Well after my disappointing previous week I spent a week volunteering at a local diabetic camp for children called Camp McCumber. It was well worth the time given, I had fun, the kids had fun, and all was well. It kept my mind off of things and gave me something worth while to do with my time. I had the preteen cabin which consisted of myself and four other counselors to control 10 unruly kids. Our job was to test their blood sugar throughout the day and ensure that they didn’t dip too low or go to high on the blood sugar scale. below 70 was the danger zone and above 300 was the other extreme. The ideal number was above 100 but some kids liked to sneak in extra insulin without telling us. Only one kid in our cabin

To me the highlight of the camp was the kids warring on each other each age group of boys and girls ended up warring on each other; pulling pranks and what not to their cabins. It started out innocently enough with silly string. Ended abruptly when one of the kids from my cabin put shampoo in the the bunks of the girls cabin. We pulled a few pranks of our own on the kids too. The first one was where we tied the rope around a tree near our cabin with the other end tied to the handle of their door; tossed rocks on the roof; chaos ensued. Oh to hear them yelling how we had locked them inside. The second was the Snipe hunt! We told the kids that there were these birds about three feet tall that lived out in the woods that breathed fire, had glowing red eyes and what not. They had to be particularly careful of the alpha-male which was larger and more aggressive! Many of the kids — even a counselor — had never heard of this prank before; bought it completely. The boys weren’t as stunned by it but the girls were. The counselor tore open her sweat shirt she was so freaked out.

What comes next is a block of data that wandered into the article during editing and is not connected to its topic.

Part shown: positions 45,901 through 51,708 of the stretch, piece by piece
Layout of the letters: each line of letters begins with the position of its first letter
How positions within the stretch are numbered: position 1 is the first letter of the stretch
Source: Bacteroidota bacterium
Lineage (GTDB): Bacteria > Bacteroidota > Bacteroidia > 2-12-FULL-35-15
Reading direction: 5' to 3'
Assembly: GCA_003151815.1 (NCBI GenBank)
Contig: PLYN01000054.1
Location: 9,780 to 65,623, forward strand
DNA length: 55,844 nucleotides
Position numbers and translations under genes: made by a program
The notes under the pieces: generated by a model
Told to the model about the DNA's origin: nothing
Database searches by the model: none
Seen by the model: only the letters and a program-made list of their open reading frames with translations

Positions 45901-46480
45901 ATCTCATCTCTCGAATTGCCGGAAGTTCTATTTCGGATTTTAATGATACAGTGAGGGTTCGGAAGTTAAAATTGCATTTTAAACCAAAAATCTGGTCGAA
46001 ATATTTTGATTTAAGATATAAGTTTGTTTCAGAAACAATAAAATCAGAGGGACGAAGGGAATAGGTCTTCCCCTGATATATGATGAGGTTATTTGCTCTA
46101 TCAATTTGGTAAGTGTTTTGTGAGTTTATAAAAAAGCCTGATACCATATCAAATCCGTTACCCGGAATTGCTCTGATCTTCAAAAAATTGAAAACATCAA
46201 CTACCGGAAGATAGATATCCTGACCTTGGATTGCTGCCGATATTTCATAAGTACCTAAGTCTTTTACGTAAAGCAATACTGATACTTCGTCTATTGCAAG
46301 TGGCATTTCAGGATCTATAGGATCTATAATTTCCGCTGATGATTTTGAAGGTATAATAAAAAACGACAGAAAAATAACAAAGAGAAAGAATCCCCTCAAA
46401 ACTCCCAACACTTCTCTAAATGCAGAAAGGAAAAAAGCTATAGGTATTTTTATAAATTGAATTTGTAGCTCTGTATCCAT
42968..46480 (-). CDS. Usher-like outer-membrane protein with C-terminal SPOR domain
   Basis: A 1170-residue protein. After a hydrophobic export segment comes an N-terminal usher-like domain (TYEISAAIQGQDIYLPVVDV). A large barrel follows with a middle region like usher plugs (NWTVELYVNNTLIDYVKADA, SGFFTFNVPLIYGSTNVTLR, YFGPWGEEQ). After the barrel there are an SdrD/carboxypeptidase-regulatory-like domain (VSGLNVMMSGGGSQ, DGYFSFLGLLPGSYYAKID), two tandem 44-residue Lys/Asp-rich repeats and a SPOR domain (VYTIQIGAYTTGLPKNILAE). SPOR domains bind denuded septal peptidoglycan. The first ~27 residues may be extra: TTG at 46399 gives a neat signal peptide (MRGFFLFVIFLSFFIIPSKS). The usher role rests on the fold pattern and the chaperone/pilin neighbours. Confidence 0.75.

On the day we arrived we had notice that there was many lightning strikes from a heat lightning storm in the area that kicked off many possible sights for fires. The next day it became smokier still. Later we found out that Shingle Town had been evacuated and we had been place in the voluntary evacuation zone for an impending fire. Luckily for us the winds shifted. Leaving us with no electricity — and consequently no water — the fire just rained ash down on us for a couple of days. Red sun glaring down at us for most of the beginning of the week. Soon after we had a generator and PG&E had restored the power; giving us back our water. The only real problem we were faced with was not being able to flush the toilets.

At the end of the week after most of us counselors had dropped dead of exhaustion was the dance. The dance was alright. The day before they were to leave. All the kids had been trying to get their ‘dates’ all week long. Some of the our kids had women chasing after them; others not so much. All day they were preparing for the dance having been given dance lessons the previous day as one of the counselors was a dance instructor. During the dance only a few campers actively tried to get out of it by what I was certain was faking low blood sugar signs. So for the most part is was us counselors out dancing with the kids on the side lines watching. The next day it was was all over with parents arriving around 10 o’clock. Leaving ourselves around 1 o’clock.

Now its over.